This easy walk provides an excellent opportunity to see the beautiful Tajinaste Rojo, the flowering plant that is emblematic of Tenerife. There are wonderful mountain views of Teide, Pico Viejo, the Narices del Teide, and the peaks at the western side of the Teide Caldera.
Duration: 2 hours
Duration: 2 hours.
Transport/Parking: No Titsa bus service. Parking at Mirador de las Narices del Teide car-park, at start of walk.
Length: 4.780 km / 2.99 mi
Height Gain: 139 meter
Height Loss: 139 meter
Max Height: 2088 meter
Min Height: 2064 meter
Surface: Rough. This route is partly on rough paths, partly on smoother, but uneven, National Park roads
Child Friendly: Yes, but only if children are used to hikes of this distance and overall ascent on rough paths.
Dog Friendly: No. Dogs are not allowed to walk in the National Park area.
Refreshments: Restaurante las Estrellas on TF-38 access road. Parador cafe in National Park. Cafes in Chio.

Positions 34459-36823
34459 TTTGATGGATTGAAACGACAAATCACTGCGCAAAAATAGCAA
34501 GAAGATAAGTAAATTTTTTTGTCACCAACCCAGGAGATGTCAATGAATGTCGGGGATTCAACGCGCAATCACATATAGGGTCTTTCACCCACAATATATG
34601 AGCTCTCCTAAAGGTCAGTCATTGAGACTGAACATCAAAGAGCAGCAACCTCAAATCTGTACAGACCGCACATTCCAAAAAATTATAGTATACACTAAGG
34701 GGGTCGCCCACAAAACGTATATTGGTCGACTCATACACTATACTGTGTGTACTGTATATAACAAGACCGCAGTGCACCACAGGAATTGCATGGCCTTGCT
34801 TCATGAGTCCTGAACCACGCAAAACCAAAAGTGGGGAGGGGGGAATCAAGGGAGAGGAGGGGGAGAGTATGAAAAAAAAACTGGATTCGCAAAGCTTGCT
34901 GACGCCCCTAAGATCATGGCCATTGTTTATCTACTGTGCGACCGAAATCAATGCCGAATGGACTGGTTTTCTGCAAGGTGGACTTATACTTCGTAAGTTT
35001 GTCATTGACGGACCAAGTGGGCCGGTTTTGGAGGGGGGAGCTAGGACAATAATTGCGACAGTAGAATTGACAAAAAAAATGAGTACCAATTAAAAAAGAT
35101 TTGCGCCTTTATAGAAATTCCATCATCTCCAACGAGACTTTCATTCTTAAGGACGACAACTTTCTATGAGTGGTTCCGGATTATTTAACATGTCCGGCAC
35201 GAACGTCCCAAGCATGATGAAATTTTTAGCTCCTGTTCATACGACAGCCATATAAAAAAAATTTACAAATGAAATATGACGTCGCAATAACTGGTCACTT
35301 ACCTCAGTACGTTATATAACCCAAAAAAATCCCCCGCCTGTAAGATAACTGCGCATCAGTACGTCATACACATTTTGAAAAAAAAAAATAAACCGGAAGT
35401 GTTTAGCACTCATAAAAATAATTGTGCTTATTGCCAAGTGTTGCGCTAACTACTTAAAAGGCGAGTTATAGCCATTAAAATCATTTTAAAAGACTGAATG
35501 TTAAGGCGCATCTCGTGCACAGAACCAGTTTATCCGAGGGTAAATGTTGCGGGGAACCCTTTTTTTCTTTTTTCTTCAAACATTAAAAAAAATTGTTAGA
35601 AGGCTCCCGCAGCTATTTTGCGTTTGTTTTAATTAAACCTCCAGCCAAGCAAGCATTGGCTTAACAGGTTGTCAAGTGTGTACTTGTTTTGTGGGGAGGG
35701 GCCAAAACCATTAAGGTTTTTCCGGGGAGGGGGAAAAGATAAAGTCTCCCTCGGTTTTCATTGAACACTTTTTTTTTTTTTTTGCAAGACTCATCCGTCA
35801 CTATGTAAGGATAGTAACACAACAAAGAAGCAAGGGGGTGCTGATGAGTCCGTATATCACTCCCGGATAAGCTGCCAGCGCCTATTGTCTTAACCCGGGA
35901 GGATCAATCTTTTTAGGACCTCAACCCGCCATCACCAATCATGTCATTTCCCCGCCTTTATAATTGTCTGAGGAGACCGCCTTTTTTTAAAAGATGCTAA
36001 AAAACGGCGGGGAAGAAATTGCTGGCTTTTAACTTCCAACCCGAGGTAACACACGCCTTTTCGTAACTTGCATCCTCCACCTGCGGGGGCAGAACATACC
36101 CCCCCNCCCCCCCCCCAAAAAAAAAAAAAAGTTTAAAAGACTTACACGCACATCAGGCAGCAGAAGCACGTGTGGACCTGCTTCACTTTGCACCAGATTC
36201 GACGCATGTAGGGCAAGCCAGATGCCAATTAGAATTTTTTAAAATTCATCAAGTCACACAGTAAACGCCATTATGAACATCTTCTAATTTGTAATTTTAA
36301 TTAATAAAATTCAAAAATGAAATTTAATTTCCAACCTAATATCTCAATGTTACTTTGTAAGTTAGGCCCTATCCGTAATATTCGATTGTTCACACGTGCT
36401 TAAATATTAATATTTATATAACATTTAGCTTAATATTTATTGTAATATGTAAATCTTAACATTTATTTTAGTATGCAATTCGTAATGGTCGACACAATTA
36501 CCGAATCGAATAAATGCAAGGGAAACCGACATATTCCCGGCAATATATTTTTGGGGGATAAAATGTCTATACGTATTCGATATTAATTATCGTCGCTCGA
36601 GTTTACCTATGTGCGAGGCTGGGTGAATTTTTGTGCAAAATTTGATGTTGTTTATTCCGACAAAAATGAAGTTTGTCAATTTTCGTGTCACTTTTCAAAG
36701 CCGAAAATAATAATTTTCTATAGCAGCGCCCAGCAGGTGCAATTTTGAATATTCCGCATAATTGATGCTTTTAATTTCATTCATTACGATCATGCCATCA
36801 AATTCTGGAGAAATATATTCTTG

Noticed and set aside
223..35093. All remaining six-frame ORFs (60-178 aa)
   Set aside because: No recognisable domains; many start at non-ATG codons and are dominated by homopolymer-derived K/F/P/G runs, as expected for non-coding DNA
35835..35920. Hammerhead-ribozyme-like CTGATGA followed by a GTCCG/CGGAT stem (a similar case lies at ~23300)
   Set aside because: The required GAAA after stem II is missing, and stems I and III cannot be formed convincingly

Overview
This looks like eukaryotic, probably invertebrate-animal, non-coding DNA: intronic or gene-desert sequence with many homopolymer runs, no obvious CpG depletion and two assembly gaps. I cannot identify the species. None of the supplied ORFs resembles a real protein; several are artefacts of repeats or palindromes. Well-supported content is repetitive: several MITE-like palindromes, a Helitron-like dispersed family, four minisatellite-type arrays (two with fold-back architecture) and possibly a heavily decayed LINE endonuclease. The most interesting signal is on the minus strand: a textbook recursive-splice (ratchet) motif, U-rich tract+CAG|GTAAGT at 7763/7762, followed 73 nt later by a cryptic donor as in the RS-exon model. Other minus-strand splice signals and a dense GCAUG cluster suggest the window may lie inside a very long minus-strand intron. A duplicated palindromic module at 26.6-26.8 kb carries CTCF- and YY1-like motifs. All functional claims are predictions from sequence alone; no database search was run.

The route followed on this walk provides an excellent opportunity to view the wonderful Tajinaste Rojo (Echium Wildpretii, or Mount Teide Bugloss) with its myriad of red flowers. It can grow to 3 m in height, and blooms from late spring to early summer in only the highest areas of Tenerife. Mid-May to Mid-June is the optimum time to see the Tajinaste plants in full flower. This is an easy little hike that is suitable for walkers of all abilities. The distance is less than 5 km and you will hardly register the overall ascent of 139 m because of the gentle ups and downs along the way. The walk starts at the Mirador de las Narices del Teide car-park on the TF-38 access road to the National Park from Chio. From there you have the best view of the craters (the “Narices” [nostrils]) on the side of Pico Viejo that erupted in 1798, causing the huge lava field close by. Although there are wonderful mountain views throughout the walk, the mid-point, between Mt Chavao and Mt Cedro, is an excellent viewpoint for Mt Teide, Pico Viejo, Narices del Teide, and the peaks at this western side of the Teide Caldera. Turning in the opposite direction, towards the south-western coast you are looking down the pine-forested Boca Chavao ravine. Often you will see the “Mar de Nubes” (sea of clouds) below you. Optionally, the walk may be extended, as far as the Juan Evora Ethnographic Museum at Boca Tauce, if desired (see information at Waypoint 4).